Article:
🔒 $250k Land Rover triggers Tata Motors’ quiet revolution: Chris Bryant

Jaguar Land Rover, long plagued by financial struggles, has staged a remarkable comeback. The British subsidiary of Tata Motors has slashed costs and raised prices, leading to impressive cash generation. With revamped models like the Defender SUV gaining traction, JLR’s fortunes are rising. While challenges persist, including Jaguar’s ongoing transformation and the need for improved reliability, the company’s focus on high-profit models has driven a significant increase in average sales prices. Despite concerns about sustainability, JLR’s financial resurgence positions it for a promising future.

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By Chris Bryant

(Bloomberg Opinion) – Jaguar Land Rover Automotive Plc’s financial performance has long failed to live up to its refined image. Regardless of how many Range Rovers chauffeured royals and celebrities to galas or clogged city streets near posh schools, the British subsidiary of India’s Tata Motors Ltd. contrived to lose money.

But these lean years appear to be over. Cost cuts and price hikes are helping JLR generate cash. Revamped models such as the Defender SUV have been smash hits, while component shortages that curtailed production and, in some cases, led to waiting times of more than a year have eased.

JLR’s quiet reinvention isn’t complete, however. Its Jaguar unit remains a work in progress, vehicle reliability and security require continued attention and the group’s 8% operating profit margin falls short of best-in-class.  

But I don’t blame Tata shareholders for getting excited. Their stock has almost doubled over the past year, surpassing every other member of the Bloomberg World Auto Manufacturers Index. (JLR contributes around two-thirds of Tata Motors’ revenue but doesn’t have a separate listing.)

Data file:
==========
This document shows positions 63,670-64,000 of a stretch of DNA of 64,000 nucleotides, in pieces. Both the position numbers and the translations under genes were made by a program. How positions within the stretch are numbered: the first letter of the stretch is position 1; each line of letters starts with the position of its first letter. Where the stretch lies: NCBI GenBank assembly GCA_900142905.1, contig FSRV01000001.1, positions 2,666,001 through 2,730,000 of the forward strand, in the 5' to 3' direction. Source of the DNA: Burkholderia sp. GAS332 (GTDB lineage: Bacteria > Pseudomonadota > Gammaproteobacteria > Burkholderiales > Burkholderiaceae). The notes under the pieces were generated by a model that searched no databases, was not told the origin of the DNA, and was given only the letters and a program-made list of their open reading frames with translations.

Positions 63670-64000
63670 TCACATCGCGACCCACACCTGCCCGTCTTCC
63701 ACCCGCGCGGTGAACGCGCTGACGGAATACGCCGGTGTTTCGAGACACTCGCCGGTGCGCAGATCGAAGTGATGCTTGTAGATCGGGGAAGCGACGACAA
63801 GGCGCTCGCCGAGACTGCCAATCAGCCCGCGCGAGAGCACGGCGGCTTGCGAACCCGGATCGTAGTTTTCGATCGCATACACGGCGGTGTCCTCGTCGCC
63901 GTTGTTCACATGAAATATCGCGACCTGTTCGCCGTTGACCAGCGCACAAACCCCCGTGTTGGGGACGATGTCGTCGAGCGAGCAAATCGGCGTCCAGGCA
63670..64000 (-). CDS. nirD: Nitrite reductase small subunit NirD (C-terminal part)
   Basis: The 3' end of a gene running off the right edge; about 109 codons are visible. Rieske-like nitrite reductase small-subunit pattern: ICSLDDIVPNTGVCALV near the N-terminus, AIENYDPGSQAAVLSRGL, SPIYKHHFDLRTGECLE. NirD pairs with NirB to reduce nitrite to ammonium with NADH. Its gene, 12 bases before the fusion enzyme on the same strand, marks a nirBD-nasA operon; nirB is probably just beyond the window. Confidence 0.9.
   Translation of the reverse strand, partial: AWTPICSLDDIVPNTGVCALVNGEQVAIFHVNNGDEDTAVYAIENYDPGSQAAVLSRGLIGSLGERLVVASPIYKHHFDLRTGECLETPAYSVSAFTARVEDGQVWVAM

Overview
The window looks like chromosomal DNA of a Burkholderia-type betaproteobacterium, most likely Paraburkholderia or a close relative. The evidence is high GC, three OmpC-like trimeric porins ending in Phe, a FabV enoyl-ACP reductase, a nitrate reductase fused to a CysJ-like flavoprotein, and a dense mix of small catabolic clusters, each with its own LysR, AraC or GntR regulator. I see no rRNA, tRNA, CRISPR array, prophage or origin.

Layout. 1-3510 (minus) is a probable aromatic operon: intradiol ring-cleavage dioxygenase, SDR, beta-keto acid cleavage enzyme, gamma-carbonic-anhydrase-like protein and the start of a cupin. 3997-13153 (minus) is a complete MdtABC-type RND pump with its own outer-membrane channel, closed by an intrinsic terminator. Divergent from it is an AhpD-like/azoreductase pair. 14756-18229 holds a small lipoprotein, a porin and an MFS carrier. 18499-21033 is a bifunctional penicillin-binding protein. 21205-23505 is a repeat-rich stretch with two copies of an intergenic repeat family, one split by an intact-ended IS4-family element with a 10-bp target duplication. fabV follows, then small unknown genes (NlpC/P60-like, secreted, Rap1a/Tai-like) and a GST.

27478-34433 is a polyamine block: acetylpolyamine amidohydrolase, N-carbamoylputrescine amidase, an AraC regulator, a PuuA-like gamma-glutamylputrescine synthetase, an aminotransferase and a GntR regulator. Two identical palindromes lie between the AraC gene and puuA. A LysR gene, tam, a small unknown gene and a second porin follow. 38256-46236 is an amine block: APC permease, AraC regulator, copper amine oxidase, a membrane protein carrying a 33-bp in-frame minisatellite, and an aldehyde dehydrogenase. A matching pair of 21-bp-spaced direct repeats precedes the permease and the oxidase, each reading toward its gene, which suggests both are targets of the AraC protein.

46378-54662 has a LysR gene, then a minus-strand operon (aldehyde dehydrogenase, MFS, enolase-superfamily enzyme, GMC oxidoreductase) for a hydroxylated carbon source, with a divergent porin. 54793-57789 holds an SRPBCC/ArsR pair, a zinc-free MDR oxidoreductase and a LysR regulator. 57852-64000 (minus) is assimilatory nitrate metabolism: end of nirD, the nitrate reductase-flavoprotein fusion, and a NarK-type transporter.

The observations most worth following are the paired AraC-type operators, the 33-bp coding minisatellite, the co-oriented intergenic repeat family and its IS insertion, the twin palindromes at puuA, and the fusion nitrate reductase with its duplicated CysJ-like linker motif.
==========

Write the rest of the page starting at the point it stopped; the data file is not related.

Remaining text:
Like several of its high-end rivals, JLR has learned that building fewer cars and selling them at higher prices is a much better approach than pursuing growth at all costs.

The group crashed to a £3.3 billion ($4.2 billion) annual loss in 2019 when it was forced to write down investments and cut thousands of jobs.

New management ditched a goal of achieving 1 million in annual vehicle sales; retail volume, which exceeded 600,000 in 2018, is now around 400,000 yearly; to put that in context, Mercedes-Benz Group AG’s annual sales are around five times higher.

The British unit touts synergies with its Indian parent, but its lack of scale remains an impediment: JLR plans to invest around £3 billion a year.

But thanks to its efficiency drive, the company says it now requires only 300,000 sales to break even; and by focusing on its most profitable models — Range Rover, Ranger Rover Sport and Defender comprise around three-quarters of its order book — it has been able to raise average sales prices by around half since 2019 to more than £70,000.

Top-of-the range models fetch considerably more: A Range Rover SV sells for around £200,000 on average, and some customers pay far more for limited editions or for bespoke services to ensure the vehicle color or interior stitching matches that of their jet or yacht.